After a touch commute home, I decided to pop open a couple of old blueberry wines that have been in my library cellar.  First up: 2006 Shelly's Blues.  So named in honor of my good friend Shelly who gave me most of the blueberries for this batch as well as a collection of old blue riesling bottles that I used to bottle the wine, this was actually the very second batch of wine that I had ever made.

2006 Shelly's Blues
Color is pretty light--kind of an orange-ish rose color.  But the nose is unmistakeable--acidified.  Big whiff of acetic acid due to oxidation.  Darn those artificial corks I used in the beginning because they were easier to sanitize prior to bottling!  I've since switched to using premium natural cork because the artificial corks just don't age well and allow to much oxygen into the wine.  Too bad--that was my last bottle.

2009 Wild Maine Dry Blueberry
Dark red color.  Excellent, complex nose of blueberry (duh), vanilla, & leather.  Fruit forward on the palatte with good tannins and smooth vanilla oak finish.  The only drawback is the body is fairly light.  Very good, decent wine that went great with the left-over Freschetta pizza I warmed up for dinner.

All in all, a good experiment.  I was pretty confident that the Shelly's Blues was going to be acidified based on prior experience with those artificial corks.  Fortunately, the 2009 saved the day (and I still have 3 bottles of that).  It's a shame that my dry blueberry recipe is not well received at competitions because I like it!  I've got a few tweaks in mind to pump up the body in future batches.  Perhaps I'll start one soon...



Saturday, October 15, 2011

AWS Hudson Chapter October Tasting "Rioja"

Ole!  The Hudson (MA) Chapter of the AWS met on October 13 in the home of chapter president, Mike Blake.  After a welcome period of socializing and general merriment while enjoying Cortijo 2010, a viura based wine from Rioja ($15), the 16 members in attendance sampled a selection of wines from the Rioja region of Spain organized by Dick Phillips.  A special selection of Spanish tapas, including Manchego cheese, Jamon Serrano ham, Spanish potato omelet, & empanadas, were supplied by the members.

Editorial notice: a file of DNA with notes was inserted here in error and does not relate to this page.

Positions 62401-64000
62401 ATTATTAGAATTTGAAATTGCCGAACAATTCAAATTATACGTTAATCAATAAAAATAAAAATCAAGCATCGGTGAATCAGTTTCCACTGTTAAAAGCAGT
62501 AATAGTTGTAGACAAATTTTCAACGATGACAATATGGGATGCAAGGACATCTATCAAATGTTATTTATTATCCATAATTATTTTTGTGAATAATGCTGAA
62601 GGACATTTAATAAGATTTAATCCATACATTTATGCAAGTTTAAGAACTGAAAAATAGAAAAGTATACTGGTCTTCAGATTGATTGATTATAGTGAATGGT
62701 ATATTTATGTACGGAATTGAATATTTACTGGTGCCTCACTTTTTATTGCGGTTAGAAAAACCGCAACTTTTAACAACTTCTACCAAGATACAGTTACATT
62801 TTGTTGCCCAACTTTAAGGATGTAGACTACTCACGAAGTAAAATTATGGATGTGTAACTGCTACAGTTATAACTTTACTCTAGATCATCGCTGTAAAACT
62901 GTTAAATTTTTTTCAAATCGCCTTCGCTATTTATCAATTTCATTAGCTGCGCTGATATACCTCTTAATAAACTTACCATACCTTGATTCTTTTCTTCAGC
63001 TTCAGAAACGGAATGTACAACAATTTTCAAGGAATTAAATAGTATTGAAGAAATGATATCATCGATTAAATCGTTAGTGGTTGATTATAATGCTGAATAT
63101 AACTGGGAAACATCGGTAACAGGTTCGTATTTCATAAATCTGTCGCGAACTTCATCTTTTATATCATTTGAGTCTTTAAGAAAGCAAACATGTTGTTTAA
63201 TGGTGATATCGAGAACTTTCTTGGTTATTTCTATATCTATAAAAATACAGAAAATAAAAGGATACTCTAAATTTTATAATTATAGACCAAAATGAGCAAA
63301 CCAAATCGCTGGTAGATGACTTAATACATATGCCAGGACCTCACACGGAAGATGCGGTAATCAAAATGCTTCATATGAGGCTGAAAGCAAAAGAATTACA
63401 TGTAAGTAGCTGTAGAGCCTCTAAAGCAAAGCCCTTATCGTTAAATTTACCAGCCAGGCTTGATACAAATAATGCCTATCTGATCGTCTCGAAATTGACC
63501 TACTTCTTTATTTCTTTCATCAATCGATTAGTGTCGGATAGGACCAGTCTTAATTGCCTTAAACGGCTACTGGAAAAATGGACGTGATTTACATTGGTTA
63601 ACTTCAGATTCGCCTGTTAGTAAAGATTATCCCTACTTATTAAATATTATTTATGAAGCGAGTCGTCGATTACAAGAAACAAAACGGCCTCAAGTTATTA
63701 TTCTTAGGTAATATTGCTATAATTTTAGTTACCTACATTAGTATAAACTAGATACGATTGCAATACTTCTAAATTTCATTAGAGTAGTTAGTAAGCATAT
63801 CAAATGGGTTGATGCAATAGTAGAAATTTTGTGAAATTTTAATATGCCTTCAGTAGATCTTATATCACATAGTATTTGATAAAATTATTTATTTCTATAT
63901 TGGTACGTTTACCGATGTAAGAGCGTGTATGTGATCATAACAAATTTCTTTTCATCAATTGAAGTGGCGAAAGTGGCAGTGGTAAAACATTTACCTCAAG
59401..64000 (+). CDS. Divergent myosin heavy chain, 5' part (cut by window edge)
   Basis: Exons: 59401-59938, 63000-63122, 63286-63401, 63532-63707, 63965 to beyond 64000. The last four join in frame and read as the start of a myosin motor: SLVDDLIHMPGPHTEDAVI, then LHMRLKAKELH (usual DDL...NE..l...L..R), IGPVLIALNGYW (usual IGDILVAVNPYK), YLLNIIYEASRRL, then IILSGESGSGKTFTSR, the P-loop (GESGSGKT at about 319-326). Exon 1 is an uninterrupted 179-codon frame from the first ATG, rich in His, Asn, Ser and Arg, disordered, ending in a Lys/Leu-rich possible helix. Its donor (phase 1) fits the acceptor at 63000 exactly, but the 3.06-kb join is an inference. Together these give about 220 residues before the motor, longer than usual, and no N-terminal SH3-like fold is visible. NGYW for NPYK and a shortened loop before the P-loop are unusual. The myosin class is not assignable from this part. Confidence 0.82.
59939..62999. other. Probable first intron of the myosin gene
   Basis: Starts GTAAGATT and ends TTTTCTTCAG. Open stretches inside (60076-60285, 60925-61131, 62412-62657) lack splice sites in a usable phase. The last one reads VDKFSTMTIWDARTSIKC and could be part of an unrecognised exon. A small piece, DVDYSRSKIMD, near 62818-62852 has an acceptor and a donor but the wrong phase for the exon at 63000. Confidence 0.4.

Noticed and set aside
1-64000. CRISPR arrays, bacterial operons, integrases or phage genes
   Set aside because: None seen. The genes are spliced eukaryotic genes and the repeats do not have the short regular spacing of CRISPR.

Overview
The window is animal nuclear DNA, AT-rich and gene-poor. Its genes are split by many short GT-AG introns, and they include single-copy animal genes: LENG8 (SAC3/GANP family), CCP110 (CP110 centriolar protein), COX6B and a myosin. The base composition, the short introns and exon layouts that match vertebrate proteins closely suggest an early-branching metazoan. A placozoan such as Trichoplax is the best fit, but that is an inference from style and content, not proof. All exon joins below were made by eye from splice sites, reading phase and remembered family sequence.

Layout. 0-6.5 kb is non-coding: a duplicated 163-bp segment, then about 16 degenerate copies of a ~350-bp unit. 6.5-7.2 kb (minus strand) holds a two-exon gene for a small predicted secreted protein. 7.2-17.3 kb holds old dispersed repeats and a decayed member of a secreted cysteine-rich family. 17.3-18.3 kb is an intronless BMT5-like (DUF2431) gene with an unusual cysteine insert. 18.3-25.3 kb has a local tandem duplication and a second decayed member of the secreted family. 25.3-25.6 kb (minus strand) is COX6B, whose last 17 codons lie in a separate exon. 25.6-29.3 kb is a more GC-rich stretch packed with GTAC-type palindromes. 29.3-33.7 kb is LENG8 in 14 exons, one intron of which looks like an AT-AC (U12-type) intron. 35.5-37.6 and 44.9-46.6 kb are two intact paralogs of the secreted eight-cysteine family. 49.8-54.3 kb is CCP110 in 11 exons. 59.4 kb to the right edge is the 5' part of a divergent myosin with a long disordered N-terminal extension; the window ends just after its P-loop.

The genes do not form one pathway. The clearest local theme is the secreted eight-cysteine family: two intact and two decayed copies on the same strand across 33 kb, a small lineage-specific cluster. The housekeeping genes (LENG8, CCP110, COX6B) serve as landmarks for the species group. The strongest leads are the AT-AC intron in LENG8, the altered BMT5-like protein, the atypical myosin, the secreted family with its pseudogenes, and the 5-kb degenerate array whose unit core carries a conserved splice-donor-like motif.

Cortijo 2010 DOC 100% Viura ($15, greeting wine)
Flight#1 explored the Rioga classification system based on length of barrel age
Campo Viejo Crianza 2007 ($12) aged at least 24 months/6 in oak               (13.8 pts)
Campo Viejo Reserva 2006 ($15) aged at least 36 months/12 in oak            (14.9 pts)
Campo Viejo Gran Reserva 2002 ($21) aged at least 60 months/18 in oak   (15.7 pts)

This was a very interesting flight as the wines darkened considerably and grew more complex with the longer barrel aging.  My favorite was the Gran Reserva.

Flight#2 showcased 2 100% tempranillio wines
LAN Reserva 2006 ($18)                                                                               (16.5 pts)
Finca Valpiedra Reserva 2001 ($40)                                                              (15.1 pts)

Flight#3 explored 2 blended wines
Conde de Valdemar Reserva 2004 ($21) 85% Tempranillo/15% Mazuelo    (15.1 pts)
Palacios Remondo La Montesa Reserva 2007 ($26) 60% Tempranillo/40% Garnacha (16.2 pts)

Another interesting comparison as the Mazuelo (Carignane for us Americans) added a lot of tannin and acidity to the tempranillo while the garnacha (grenache) blend was much smoother.  I could have drunk the La Montesa all night long! Dark color, chocolate, plum, blackberries in a soft pleasant nose.  Smooth & mellow on tongue with moderate aftertaste

Flight #4 explored 2 wines by a modern producer who foregoes the DO/DOC rules
Artadi Vinos de Gain 2005 ($32)  bottle unfortunately corked
Artadi Pagos Viegos 2005 ($79)                                                                    (17.4 pts)
A spectacular 100% temperanillo with an earthy, complex nose with dark fruit predominating.  Full-bodied.  Very nice.
Following this wonderful line-up and tasting experience, the chapter celebrated their 4th anniversary with a recap of memories and highlights over the past 4 years and cake!


New Design Template

While I'm making some changes, I noticed that Blogger is encouraging me to try their new design templates.  So I thought I'd try a few more changes in the background, etc.  Let me know if you like it!


Thursday, October 13, 2011

Still Alive, A 15 Year Anniversary, & New Course Addition

Hello again world. It's been too long since I last posted an entry. Somehow, finding the time to write more than 50-75 words about my winemaking activities has been challenging so I've been doing most of my updates on Facebook. Find and follow Aaronap Cellars on Facebook for all of the last minute details on the fun that goes on in the cellar, especially as I start filling out paperwork for the commercial licenses in the coming couple of months.